Tuesday, February 7, 2012

Costa Rican hiatus

In daily lives, it is easy to become disconnected, unplugged from Nature. In a competitive work world, we pontificate, philosophize, categorize, order, list, regulate, exploit, exaggerate, abuse, control, manipulate, distort, lie, make claims….

But when we see that monkey in the wild looking right at us, as we look into her deep eyes as she tries to fathom us, we melt into a profoundly stimulating sense of connection. It is a mere token of our sensibility, and a shame that such encounters with the wild rarely spark a deeper exploration of Earth, a deeper ongoing appreciation of its inseparability from our personal experience. We can of course stay plugged into the world of quick views, quick shots, fast downloads, instant replays on cameras, laptops and I-Pads, but it is immensely gratifying to be able to delve deeper.

The ocean is unusually placid for several weeks here on this tiny nation of Costa Rica’s south west Pacific coast. The view from our Pacific Edge cabin is simply breathtaking. Perched on the deck, as if suspended overlooking the lush green jungle canopy, the distance reveals a view north up forty kilometres of scalloped bays and sweeping shoreline beyond Dominical to Manuel Antonio. At night we can hear the waves kissing the land. By day, this gentle rhythm is drowned out by the pervasive throbbing hum of crickets and cicadas which reaches fever pitch an hour or so after the sun comes up and just before that same sun sinks like a fireball into the ocean to the west, occasionally honouring us with a green ray at the last millisecond. Some mornings, the still ocean comes alive with the dark shapes of humpback whales just beneath the surface; they are just arriving from the Arctic to calve in the warm waters. If we are patient enough – and, after a few days of tuning in, we are - big iridescent blue morpho butterflies fly jerkily by, toucans squawk and swoop onto the guarumo trees to peck at the seeds, howler monkeys send out their primeval grunts and growls from the jungle down below, a flock of screeching green parrots flies by in a mass frenzy, and a giant lobster locust lands on the wooden deck to sun himself before alighting again revealing his red undercarriage.

Trippers return from several days further south in Corcovado on the Osa Peninsula. They report on pristine Nature devoid of human influence, just as it was before the first Europeans arrived scratching their heads just over five hundred years ago. It is heartwarming to know that there are still places on this Earth moreorless untouched by human depredations, left to Nature to tend so magnificently. A few intrepid souls tiptoe around this sanctuary in awe of the profusion of decorated birds, large reptiles, multitudes of frogs and insects, kaleidoscopic butterflies, big cats, sloths and tapirs.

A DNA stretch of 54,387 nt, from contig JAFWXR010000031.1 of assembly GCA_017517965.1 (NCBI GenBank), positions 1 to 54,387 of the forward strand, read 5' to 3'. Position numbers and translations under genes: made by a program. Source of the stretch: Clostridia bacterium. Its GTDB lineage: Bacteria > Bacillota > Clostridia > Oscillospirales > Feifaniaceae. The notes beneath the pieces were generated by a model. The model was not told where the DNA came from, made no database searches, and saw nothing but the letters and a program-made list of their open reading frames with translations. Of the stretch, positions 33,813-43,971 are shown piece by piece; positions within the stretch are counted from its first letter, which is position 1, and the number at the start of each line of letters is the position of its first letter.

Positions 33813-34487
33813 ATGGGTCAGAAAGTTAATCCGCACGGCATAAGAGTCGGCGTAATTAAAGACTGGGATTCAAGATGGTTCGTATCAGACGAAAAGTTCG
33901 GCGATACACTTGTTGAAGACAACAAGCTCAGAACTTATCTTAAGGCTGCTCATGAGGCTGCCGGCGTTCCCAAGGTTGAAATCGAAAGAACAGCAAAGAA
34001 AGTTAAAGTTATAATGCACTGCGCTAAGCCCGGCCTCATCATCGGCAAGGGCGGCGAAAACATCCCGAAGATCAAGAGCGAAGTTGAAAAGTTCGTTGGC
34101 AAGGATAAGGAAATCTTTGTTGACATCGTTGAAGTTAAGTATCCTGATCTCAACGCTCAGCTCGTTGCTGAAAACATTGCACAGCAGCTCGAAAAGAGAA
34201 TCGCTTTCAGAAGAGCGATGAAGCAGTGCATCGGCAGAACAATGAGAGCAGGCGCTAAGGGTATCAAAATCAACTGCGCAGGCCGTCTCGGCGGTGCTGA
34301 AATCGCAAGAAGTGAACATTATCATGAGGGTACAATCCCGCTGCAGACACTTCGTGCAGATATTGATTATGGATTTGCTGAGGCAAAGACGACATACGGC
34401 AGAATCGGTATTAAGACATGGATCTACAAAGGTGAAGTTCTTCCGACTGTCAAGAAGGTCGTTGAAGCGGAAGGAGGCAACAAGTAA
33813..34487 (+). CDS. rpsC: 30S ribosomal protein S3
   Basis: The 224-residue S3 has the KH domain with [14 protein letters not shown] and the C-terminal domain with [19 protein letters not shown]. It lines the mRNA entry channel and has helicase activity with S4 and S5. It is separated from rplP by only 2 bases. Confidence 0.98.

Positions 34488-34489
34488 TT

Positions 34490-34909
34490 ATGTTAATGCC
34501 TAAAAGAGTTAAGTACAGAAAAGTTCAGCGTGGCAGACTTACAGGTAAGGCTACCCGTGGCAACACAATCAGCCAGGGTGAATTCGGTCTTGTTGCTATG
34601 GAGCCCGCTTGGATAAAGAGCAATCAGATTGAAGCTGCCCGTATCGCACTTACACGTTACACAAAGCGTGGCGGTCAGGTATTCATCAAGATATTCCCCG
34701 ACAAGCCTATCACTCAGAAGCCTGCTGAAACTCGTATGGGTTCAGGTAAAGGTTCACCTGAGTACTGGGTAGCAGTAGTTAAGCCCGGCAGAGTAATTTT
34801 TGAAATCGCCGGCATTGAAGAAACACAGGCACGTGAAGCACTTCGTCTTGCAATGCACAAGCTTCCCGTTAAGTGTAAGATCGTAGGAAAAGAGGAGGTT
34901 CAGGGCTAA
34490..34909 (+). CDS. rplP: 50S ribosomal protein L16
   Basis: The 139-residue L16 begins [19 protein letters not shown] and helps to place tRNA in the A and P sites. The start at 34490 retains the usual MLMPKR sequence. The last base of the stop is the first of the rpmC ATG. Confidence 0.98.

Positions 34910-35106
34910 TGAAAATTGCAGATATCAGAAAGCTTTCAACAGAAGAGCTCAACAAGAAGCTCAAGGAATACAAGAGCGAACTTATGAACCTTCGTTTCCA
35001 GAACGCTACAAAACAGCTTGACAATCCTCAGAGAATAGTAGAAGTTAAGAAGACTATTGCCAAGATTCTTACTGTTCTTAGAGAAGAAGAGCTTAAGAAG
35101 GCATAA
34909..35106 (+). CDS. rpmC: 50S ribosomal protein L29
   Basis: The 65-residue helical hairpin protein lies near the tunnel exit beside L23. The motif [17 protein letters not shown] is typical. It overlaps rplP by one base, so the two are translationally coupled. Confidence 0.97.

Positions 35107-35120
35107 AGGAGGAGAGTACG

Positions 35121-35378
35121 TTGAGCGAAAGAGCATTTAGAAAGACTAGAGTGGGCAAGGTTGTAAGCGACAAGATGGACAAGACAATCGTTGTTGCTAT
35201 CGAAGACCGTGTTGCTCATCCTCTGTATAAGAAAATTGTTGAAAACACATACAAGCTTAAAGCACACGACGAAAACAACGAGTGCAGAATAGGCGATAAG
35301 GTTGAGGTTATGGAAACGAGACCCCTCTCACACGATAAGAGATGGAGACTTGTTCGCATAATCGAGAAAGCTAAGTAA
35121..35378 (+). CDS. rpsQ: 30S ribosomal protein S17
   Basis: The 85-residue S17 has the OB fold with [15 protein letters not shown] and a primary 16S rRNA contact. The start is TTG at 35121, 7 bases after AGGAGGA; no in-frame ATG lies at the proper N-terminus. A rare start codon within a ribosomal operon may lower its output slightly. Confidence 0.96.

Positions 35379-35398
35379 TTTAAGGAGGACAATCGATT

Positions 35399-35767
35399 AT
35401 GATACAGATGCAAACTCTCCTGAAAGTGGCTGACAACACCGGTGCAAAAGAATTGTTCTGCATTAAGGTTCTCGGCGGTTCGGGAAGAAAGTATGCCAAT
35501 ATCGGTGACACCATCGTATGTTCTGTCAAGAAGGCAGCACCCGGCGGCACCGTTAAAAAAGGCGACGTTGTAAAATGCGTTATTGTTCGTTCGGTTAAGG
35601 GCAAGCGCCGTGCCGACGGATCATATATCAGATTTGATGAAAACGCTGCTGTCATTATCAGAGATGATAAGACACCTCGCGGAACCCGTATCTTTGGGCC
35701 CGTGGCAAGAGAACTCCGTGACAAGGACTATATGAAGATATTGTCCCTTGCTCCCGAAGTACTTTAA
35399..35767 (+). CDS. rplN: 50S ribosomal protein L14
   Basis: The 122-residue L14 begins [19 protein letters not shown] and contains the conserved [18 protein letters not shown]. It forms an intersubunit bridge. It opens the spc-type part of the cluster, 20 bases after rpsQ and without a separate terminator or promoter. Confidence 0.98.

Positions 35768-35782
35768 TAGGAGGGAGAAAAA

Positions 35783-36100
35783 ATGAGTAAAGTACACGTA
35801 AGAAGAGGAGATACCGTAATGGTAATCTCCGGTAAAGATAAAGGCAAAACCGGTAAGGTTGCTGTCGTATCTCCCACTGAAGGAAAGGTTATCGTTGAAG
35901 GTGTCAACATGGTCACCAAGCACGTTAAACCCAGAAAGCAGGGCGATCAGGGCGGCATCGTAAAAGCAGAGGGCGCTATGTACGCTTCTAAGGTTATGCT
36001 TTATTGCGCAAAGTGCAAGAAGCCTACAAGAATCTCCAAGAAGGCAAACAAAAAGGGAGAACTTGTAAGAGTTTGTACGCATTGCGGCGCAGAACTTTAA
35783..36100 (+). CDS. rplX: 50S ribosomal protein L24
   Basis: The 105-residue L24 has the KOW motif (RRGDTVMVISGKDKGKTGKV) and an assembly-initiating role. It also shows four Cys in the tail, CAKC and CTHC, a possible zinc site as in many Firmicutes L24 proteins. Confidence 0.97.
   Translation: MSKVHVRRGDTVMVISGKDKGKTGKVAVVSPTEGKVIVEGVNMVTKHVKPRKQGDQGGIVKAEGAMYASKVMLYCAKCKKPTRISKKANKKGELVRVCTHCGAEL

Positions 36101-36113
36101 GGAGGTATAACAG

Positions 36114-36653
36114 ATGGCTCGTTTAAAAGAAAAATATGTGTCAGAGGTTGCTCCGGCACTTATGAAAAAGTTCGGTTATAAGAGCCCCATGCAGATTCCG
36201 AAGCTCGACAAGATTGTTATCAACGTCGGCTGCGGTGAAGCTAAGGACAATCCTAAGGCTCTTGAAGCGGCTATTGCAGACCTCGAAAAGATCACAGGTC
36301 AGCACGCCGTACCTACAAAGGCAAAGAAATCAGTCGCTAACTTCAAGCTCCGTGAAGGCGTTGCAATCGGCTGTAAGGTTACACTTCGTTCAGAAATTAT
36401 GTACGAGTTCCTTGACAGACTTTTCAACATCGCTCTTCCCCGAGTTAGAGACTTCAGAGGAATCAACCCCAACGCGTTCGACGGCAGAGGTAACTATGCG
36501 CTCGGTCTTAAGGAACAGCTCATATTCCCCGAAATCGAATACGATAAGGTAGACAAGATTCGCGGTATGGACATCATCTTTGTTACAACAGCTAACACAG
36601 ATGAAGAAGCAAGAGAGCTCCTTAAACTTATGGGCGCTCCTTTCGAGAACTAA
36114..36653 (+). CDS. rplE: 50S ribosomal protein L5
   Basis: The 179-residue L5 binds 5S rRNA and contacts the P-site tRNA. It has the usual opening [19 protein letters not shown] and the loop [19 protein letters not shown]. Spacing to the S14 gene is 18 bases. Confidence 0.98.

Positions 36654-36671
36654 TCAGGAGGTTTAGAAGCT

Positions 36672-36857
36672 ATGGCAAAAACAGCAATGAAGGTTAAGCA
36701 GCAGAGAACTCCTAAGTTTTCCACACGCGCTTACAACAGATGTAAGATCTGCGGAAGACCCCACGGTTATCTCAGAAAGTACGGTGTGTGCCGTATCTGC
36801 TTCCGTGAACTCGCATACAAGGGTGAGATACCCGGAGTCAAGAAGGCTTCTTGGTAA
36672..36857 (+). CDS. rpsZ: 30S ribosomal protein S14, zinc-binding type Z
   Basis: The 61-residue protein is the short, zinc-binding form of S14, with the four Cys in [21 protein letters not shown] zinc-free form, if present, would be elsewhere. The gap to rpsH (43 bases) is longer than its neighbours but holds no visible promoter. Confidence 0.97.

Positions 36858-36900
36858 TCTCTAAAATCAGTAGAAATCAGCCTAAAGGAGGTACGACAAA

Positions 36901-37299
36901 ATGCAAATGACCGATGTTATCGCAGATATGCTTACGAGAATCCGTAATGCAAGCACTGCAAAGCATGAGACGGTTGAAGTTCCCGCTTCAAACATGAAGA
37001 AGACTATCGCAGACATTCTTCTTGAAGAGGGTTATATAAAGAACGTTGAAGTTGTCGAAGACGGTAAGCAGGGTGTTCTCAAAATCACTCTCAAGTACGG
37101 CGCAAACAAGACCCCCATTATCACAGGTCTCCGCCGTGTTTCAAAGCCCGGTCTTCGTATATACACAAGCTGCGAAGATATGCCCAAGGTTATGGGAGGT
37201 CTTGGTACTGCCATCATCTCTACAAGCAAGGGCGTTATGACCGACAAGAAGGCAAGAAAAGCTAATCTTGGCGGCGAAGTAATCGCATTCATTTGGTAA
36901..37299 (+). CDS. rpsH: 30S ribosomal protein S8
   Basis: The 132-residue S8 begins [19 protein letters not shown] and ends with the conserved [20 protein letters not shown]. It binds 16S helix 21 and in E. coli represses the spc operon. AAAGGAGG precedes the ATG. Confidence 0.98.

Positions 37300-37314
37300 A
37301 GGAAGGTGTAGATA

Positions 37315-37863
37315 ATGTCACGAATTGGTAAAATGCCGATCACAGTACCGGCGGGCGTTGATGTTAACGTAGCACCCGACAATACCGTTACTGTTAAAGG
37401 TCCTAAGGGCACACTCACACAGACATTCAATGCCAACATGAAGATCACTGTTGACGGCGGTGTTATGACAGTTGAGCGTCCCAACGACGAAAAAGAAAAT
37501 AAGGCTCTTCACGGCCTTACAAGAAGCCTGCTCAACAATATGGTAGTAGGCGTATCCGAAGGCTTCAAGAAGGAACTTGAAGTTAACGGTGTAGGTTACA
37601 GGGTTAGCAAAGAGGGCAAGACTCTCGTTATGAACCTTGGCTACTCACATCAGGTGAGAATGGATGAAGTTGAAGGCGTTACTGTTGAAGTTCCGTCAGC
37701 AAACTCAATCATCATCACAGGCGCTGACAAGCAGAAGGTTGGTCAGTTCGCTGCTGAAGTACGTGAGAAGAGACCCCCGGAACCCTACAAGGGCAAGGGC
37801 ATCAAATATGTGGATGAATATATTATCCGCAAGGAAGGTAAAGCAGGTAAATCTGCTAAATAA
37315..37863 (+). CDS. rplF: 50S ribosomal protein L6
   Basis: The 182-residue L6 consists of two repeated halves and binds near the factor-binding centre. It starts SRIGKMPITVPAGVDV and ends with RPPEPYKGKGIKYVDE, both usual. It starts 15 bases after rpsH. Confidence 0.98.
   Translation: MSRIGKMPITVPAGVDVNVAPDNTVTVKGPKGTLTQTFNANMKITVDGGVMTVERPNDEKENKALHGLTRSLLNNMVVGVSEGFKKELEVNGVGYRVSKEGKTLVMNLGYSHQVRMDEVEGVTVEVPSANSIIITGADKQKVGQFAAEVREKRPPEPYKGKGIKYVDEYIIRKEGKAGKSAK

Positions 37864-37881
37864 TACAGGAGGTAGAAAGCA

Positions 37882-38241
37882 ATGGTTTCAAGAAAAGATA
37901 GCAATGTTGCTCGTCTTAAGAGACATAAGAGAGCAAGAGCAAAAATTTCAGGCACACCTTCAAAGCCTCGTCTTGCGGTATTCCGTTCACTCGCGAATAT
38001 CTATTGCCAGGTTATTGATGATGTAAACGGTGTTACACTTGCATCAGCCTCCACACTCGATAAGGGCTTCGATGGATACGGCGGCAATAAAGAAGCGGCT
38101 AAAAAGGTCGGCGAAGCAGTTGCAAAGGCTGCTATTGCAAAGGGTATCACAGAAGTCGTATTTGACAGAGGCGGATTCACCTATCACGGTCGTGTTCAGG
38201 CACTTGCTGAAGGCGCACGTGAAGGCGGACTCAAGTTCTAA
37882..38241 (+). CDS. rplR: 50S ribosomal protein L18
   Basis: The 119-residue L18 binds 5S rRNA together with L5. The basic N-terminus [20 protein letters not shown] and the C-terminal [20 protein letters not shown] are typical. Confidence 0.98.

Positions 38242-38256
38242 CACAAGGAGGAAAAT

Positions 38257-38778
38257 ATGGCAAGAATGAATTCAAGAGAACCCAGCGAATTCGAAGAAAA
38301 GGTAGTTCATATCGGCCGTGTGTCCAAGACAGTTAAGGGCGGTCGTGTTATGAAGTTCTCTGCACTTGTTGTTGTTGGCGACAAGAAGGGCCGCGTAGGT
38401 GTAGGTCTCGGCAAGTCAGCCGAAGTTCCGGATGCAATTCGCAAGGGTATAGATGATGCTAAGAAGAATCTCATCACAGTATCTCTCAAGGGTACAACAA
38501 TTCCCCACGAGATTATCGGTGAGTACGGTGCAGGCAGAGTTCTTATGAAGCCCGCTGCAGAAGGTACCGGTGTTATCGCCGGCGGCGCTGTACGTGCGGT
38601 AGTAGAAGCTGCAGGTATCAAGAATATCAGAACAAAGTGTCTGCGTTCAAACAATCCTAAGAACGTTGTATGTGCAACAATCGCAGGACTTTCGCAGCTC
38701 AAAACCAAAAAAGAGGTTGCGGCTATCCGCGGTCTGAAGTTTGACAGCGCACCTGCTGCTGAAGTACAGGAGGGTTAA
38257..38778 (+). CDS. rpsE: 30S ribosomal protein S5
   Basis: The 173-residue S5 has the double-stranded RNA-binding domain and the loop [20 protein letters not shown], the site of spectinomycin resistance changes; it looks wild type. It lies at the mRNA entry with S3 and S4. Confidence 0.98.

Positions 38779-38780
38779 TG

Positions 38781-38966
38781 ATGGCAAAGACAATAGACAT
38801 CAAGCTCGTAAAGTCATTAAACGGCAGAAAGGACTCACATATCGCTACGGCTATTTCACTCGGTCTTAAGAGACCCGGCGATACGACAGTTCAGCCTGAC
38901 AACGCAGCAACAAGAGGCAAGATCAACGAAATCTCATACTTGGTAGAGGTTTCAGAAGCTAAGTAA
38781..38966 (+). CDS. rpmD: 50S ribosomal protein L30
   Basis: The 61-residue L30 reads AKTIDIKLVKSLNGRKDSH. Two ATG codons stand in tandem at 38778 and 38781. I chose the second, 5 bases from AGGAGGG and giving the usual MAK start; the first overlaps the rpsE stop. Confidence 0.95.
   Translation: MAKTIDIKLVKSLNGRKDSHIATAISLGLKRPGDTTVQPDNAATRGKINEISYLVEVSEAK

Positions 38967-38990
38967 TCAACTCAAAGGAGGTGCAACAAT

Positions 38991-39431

To counterpose immersion in this rich coast (it was the Spanish who christened it Costa Rica), my reading takes in two contrasting books. The first is a cutting analysis of the world that keeps us all constantly on edge with its wildly excessive machinations, a financial system that is a madly careening rollercoaster. It is Extreme Money, by Satyajit Das. The second is an engrossing exploration of a world that could and should be through our connection with Nature. Becoming Animal by David Abram probes well beneath the surface. Orion Magazine wrote that Abram’s “profound recognition of intelligences other than our own enables us to enter into reciprocal symbioses that can, in turn, sustain the world. Becoming Animal illuminates a way forward in restoring relationship with the earth, led by our vibrant animal bodies to re-inhabit the glittering world.” Reading this book helped me appreciate that Nature doesn’t always perform tricks like breaching whales, cavorting dolphins, parading peacocks, soaring eagles. Sometimes you just sit with it, feel a faint whiff of wind, hear far-off rolls of waves on the shore, sense the gathering moisture in the air or the intensifying heat of the morning, smell the waftings of flowers, of woodfire smoke, of cows in the field. Nature in all its guises flows subtly over, into, and through us, or it can explode without warning like a booming firework. We just have to open our minds and bodies and embrace the charge. 

George from London and Suzy from California discovered their Pacific Edge haven some twenty years ago. They took in the magnificent view for the first time, purchased the land from locals, then set about opening up a dirt road up the mile or so from the coast, and building their cabins and house.

According to the New Economics Foundation, Costa Rica ranks first in the Happy Planet Index and is the "greenest" country in the world. In 2007, the Costa Rican government announced plans for Costa Rica to become the first carbon-neutral country by 2021. We are happy, not wealthy in our own home country, but when we spend times on this naturally rich coast, we too are enrichened. As George always says in his straight-up Cockney accent, “Happy Days”. Happy Days, George.